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“Today, the barrier of entry for people to buy houses is higher. In the past, they only started to consider buying properties at a later stage in their career or after five to 10 years of working but today, within three years of starting work, people expect to buy a house already,” said Rahim & Co International Sdn Bhd research director Sulaiman Akhmady Mohd Saheh.
“That is ambitious and very good, it shows that the market is more aware also because of the digital age with all the social media, communication, mindset change and moving towards converging into one idea of ‘let’s buy a house now’. But I think buyers, especially the younger ones, should be a bit more patient and go for smaller units if you were to enter the market because that particular unit will appreciate as well,” he told SunBiz.
In the past, Sulaiman said, some buyers would opt to buy houses that are a little more expensive based on the assumption of salaries increasing but with today’s employment trends, this assumption may not apply to all purchasers.
Over the past few years, retrenchments have been happening, especially with the dip in global oil prices, resulting in many businesses cutting costs while more and more people are choosing to be entrepreneurs, hence the lack of stable income, at least for the initial period.
“Right now with the employment pattern of the younger generation, there’s a lot of people moving jobs; uncertainty, freelancing and what not. That’s why bank loans are very hard to obtain because banks can’t see the income, the Employees Provident Fund and the security of giving out loans to those buyers,” said Sulaiman.
However, buyers today can still afford properties in the RM200,000 to RM300,000 range, assuming they have already saved up for a downpayment.
“If you are in the market to buy RM200,000 to RM300,000 property in Kuala Lumpur, you can still get it but it will be old stock (secondary market). For new products, the supply is just not there. Subsale prices are climbing quickly, so you probably have to go for an apartment. You may not be able to buy a landed home but you would at least have a footing in real estate, with opportunity to upgrade later,” he said.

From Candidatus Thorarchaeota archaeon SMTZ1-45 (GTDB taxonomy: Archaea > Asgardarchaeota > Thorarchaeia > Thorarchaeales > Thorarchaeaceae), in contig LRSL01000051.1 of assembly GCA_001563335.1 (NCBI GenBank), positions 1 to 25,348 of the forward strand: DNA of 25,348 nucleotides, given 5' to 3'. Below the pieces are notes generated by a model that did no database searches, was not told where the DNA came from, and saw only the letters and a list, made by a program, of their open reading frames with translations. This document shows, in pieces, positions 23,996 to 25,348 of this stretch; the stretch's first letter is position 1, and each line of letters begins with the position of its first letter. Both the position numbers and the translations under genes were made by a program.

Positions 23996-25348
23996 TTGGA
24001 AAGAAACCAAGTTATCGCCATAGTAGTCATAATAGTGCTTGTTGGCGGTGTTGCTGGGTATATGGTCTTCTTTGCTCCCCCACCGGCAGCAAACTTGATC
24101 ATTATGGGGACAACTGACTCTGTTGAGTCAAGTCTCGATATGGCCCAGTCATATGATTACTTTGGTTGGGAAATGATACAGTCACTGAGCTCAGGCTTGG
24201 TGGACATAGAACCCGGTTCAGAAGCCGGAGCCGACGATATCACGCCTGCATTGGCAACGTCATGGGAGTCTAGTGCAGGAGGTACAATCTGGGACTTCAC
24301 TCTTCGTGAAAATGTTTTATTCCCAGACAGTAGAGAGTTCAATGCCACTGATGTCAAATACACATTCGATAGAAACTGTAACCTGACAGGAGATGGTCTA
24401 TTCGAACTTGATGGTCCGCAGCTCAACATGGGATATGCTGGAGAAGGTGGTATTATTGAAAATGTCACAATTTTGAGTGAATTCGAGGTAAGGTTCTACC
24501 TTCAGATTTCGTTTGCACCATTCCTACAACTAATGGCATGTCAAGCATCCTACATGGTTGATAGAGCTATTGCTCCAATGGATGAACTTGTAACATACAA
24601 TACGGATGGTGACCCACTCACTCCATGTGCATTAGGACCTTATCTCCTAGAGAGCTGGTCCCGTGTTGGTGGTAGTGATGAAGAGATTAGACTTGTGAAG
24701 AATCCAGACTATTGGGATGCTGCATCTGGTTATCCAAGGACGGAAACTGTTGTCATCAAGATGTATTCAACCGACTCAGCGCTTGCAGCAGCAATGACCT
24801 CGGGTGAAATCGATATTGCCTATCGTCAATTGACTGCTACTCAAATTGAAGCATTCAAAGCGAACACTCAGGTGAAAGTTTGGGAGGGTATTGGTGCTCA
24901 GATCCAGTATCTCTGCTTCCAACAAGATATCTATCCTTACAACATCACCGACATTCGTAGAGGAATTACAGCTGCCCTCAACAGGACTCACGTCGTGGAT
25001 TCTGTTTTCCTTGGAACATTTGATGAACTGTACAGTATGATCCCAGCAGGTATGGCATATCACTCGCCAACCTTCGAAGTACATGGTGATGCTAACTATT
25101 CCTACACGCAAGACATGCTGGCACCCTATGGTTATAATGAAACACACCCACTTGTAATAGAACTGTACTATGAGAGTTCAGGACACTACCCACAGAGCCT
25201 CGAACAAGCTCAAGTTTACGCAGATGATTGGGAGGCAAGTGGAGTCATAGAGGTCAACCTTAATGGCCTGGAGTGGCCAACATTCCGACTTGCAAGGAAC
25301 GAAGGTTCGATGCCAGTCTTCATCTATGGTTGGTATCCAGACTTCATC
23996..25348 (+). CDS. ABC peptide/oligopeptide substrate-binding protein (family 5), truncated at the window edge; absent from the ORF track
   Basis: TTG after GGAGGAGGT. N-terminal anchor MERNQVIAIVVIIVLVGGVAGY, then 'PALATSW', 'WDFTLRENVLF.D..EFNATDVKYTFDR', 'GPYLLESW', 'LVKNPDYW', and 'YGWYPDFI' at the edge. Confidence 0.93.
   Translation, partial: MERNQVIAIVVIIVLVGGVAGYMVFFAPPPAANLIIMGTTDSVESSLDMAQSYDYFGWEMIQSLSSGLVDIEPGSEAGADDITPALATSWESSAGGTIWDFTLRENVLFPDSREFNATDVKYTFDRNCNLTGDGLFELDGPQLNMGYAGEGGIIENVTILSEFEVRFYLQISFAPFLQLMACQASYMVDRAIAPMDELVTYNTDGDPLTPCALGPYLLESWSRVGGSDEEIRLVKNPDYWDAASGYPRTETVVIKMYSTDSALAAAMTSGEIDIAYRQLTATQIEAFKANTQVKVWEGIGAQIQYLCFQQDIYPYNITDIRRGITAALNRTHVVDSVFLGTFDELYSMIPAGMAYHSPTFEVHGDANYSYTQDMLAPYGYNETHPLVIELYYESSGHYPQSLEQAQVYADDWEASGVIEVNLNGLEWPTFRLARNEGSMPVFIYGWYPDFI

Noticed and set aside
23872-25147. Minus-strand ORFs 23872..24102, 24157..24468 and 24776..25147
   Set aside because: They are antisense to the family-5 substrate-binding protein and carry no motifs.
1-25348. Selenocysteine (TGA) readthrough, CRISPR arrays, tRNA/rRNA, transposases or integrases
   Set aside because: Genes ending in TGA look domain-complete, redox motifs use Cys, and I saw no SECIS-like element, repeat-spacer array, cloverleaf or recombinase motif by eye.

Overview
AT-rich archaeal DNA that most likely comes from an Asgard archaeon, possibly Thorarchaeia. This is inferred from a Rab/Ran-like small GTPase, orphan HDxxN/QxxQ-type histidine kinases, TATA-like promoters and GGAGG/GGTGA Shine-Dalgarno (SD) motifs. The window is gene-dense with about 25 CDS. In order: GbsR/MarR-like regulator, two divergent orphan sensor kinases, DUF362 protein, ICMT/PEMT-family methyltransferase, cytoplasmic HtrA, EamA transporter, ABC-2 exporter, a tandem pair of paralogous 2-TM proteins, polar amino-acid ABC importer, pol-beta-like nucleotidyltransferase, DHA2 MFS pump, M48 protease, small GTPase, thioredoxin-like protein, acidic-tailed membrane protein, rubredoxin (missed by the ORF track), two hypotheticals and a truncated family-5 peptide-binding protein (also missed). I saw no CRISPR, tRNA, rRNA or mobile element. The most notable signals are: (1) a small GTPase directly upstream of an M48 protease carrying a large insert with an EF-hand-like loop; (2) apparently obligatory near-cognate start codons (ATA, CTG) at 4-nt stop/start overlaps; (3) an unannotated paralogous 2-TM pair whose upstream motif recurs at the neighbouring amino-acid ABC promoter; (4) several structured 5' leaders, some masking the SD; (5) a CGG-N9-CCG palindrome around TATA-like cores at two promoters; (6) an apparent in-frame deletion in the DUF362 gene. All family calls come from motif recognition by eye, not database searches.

Sulaiman believes that the Rent-to-Own (RTO) scheme under the 1Malaysia People’s Housing Programme (PR1MA) will be more prevalent now as the market moves towards a situation where many can only afford to rent first.
With affordability issues still plaguing the housing market, he expects PR1MA to be more aggressive in marketing its products and believes that the RTO scheme will pick up traction this year.
“It (PR1MA) thought it would not need to market its products as those who need it (affordable housing) would approach it but it seems that education is still required. PR1MA needs to educate people so that they realise what they actually need and the opportunity that PR1MA is providing them. I think PR1MA already plans to do more public engagements,” he added.
PR1MA’s plans to promote its RTO scheme is in line with Bank Negara Malaysia’s suggestion to develop a thriving rental housing market to counter the issues of affordability and lack of affordable housing supply.
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